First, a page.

The first Common Nighthawk I’ve seen this spring was sleeping on a willow-tree branch when I discovered it late last week. It could be a local nester; it could be a migrant. It breeds throughout North America with the exception of high-Arctic areas. Nighthawk might be its name, but it is most active at dawn and dusk. Spring migrants are most often seen alone. In the fall, the bird become gregarious, seen in flocks of dozens or hundreds from July into September as it moves south. Listen for its “peent” call above shopping-center parking lots this summer as it hawks insects attracted by lot lamps. It’s short bill opens to a gape to sweep insects out of the air.
For those of you wondering where the migrant birds are or went, as I am, a lot of them are still working their way north. Roger Everhart monitors weather radar to detect large migration movements. Monday, he reported Sunday night radar images showing many migrant songbirds moving north from the Gulf states. They were concentrating in the mid-Mississippi Valley, to our south. He says these birds will be creeping north over the next couple of weeks. Roger lives in Apple Valley, where he operated the North Central Bird Observatory. We spent the past few days in Burnett County in northwestern Wisconsin. Birding was OK at its best, but many species were represented by one sighting. We wondered if the winds had simply blown them over us. This Golden-winged Warbler was one of our sightings.
During a visit to Crex Meadows Wildlife Area (Grantsburg, Wisconson) Wednesday, one species we expected to see was Trumpeter Swan. We found three, many fewer than expected. We either were in the wrong places or the birds are yet to return. Water is low at Crex, but there certainly not low enough to inhibit nesting. This bird was feeding, its head strained with the mud from the bottom of the shallow wetland were we watched it. Footnote: 24 hours later a drive on the same route produced 32 swans plus Yellow-headed Blackbirds not seen Wednesday. Wednesday night was good for migration.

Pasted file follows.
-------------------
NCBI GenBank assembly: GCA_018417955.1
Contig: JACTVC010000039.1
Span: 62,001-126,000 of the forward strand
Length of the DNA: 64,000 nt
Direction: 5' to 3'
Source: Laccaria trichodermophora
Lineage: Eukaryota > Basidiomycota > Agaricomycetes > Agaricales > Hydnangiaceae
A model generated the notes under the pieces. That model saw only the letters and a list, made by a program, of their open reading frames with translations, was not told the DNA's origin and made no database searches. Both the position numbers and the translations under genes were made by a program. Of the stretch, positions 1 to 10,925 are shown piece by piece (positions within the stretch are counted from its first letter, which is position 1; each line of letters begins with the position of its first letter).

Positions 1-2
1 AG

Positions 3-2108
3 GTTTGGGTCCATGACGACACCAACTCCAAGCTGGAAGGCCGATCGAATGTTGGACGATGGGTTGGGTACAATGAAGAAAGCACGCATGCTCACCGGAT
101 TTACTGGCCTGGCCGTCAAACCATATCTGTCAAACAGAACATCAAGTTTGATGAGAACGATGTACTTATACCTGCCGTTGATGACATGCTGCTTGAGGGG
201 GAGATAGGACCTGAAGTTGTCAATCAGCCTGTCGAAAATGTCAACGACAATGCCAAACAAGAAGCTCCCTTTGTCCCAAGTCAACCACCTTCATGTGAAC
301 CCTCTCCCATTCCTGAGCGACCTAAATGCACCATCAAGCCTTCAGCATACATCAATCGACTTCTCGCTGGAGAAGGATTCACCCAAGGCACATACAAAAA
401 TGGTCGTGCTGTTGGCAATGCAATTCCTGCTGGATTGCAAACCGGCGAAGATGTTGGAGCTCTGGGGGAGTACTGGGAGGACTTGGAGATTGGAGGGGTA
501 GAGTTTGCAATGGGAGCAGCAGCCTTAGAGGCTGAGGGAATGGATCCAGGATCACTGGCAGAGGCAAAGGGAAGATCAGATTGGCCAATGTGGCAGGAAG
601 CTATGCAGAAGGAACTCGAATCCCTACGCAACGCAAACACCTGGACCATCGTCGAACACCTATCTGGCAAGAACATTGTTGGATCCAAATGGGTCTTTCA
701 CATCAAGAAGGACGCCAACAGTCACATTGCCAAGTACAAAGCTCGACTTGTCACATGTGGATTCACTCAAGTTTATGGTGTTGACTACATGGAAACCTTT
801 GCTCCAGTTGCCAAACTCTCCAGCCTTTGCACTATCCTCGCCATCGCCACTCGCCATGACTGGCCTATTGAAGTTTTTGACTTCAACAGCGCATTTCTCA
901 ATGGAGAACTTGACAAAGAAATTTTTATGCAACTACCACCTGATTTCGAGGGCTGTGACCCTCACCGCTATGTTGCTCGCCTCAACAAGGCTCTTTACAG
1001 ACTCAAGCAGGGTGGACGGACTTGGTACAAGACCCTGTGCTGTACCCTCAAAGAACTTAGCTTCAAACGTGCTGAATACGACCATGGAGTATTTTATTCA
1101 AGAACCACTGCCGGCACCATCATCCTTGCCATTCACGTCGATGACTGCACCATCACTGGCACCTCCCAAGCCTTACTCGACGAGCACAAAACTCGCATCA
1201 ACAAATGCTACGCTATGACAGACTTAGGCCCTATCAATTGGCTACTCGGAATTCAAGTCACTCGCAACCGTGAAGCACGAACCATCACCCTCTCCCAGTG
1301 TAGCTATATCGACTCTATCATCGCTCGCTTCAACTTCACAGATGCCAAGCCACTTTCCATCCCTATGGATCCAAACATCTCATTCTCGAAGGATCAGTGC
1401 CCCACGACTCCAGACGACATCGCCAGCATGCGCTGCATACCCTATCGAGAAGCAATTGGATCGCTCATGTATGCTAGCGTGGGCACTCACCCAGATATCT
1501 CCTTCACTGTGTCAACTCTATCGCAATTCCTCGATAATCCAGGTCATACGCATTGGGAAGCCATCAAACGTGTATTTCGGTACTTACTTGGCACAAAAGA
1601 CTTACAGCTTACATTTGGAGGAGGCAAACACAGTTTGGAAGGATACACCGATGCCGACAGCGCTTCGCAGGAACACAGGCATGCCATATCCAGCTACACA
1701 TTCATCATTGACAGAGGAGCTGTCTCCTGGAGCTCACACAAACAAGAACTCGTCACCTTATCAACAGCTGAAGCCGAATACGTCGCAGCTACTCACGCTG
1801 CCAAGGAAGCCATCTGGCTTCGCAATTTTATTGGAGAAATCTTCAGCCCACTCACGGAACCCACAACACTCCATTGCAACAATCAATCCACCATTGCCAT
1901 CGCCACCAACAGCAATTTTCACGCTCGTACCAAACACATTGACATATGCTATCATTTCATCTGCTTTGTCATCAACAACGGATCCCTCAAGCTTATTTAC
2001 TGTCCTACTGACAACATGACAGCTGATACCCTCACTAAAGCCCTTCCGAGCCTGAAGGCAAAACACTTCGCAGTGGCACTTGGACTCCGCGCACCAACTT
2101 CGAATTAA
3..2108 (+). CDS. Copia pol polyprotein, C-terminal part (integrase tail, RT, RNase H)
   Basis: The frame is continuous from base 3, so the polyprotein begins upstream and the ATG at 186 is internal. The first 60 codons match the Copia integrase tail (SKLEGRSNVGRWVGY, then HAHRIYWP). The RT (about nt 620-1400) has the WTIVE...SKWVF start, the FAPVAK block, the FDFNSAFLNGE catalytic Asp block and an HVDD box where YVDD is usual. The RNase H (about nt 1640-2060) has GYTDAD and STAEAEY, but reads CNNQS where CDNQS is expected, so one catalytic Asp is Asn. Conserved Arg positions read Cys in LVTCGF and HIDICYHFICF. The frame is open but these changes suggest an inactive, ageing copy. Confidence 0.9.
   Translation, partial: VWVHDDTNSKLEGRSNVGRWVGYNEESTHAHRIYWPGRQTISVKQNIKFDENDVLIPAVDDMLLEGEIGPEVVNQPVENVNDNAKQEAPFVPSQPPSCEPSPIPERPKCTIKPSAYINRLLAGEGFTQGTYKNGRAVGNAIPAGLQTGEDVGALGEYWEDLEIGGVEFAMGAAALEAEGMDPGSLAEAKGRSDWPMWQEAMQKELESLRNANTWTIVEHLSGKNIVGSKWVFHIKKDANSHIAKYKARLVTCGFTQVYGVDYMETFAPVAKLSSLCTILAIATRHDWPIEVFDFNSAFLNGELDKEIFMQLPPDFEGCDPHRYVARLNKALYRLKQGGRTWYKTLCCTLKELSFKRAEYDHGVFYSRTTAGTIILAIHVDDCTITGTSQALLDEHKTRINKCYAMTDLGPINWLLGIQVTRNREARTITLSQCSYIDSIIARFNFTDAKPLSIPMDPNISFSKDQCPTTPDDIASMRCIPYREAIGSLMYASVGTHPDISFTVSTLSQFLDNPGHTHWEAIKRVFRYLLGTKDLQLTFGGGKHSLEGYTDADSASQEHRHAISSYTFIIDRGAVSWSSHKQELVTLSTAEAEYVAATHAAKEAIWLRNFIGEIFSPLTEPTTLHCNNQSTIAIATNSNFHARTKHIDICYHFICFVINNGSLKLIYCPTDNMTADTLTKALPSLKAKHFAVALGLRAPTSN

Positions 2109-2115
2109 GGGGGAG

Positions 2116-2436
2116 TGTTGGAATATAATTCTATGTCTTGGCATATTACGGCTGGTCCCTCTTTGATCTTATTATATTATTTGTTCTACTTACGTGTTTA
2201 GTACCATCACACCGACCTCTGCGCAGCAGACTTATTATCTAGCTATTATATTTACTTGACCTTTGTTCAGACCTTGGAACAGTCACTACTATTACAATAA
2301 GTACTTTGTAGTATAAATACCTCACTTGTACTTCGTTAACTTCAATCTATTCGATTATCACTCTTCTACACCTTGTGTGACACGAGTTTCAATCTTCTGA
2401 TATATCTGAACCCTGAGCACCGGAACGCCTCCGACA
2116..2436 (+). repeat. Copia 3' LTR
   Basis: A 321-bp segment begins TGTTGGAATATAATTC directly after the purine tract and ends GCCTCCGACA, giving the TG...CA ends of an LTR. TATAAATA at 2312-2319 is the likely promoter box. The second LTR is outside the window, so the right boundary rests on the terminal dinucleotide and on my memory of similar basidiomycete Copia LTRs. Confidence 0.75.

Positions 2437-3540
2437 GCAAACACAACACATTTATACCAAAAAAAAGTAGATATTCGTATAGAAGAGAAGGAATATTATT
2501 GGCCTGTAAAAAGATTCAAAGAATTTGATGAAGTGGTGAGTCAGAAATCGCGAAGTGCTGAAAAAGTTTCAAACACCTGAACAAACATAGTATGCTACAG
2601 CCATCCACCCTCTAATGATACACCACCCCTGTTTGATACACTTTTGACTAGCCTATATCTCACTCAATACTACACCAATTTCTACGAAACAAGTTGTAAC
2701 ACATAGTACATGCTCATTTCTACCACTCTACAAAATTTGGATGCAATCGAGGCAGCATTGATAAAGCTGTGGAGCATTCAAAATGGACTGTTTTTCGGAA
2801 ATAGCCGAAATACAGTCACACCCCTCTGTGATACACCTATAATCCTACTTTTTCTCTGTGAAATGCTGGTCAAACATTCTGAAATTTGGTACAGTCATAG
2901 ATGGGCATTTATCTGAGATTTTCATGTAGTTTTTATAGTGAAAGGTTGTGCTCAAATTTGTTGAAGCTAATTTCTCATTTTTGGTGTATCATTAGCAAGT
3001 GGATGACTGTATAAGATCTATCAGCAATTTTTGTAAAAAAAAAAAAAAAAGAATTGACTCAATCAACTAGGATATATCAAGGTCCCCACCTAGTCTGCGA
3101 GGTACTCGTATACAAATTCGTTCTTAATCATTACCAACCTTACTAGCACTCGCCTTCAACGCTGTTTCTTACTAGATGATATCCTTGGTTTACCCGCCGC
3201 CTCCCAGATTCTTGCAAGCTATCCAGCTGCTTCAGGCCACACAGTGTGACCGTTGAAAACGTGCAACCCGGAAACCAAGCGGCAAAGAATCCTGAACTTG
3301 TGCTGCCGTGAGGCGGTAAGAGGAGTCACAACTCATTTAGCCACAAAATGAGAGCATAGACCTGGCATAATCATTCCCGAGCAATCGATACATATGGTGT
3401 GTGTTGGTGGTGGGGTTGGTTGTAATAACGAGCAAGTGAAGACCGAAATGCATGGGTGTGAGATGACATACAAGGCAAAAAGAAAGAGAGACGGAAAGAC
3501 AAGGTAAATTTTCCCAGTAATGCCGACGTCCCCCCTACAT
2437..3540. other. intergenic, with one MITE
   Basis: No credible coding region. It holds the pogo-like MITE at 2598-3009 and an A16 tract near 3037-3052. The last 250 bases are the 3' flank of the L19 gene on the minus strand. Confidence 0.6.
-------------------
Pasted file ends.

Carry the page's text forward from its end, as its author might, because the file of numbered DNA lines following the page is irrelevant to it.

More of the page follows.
We’ve been birding near Devil’s Lake, North Dakota. From the looks of things, it’s been raining here since God was a boy. Can’t tell lake from land. There are some migrants. Ducks and coots are swimming right along the edges of US Highway 2 concrete. Lake Alice National Wildlife Refuge was a destination, but we could not find open roads to take us there. Water covers everything. Here is a bird with wind problems. Can you identify it? Answer several clicks down.
I plan to visit Quivira National Wildlife Refuge in Kansas this spring. It’s a wonderful place to see migrant shorebirds. I emailed refuge staff to ask about timing. Today, staffer Christine LaRue wrote to say, “Spring migration for shorebirds is already underway. Normally the heavy migration time starts in April, peaks in May, and lasts into June. Right now we are at least two weeks ahead of normal. I don’t know what the snow storm this week will do to this, but right now we have several of our early-migration species on the refuge. Other species are also in early migration.” Two weeks ahead of normal is way, way ahead. (In the photo are migrant shorebirds found in western Minnesota last spring.)